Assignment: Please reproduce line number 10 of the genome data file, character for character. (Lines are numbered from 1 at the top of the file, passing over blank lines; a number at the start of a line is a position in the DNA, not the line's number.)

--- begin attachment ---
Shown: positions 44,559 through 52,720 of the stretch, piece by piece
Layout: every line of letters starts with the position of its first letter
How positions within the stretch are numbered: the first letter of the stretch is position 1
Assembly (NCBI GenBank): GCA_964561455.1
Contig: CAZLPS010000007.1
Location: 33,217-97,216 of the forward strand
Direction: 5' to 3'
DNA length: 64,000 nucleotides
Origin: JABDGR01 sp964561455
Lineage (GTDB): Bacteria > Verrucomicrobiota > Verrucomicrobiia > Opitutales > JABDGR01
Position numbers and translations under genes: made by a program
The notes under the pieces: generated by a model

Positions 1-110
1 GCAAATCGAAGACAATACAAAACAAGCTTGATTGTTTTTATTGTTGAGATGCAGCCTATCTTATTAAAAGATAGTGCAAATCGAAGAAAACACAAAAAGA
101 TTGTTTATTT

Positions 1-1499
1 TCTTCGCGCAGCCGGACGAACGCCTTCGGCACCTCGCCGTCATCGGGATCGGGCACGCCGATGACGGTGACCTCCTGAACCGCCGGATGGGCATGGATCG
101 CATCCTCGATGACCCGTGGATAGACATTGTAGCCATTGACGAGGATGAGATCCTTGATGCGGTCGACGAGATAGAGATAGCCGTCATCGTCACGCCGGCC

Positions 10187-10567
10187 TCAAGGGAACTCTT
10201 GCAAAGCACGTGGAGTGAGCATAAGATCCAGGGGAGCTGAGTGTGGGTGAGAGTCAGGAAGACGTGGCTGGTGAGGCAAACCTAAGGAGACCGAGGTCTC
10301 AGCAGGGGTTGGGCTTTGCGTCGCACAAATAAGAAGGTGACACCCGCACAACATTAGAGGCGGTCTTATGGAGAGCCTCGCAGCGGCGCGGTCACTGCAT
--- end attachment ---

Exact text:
Lineage (GTDB): Bacteria > Verrucomicrobiota > Verrucomicrobiia > Opitutales > JABDGR01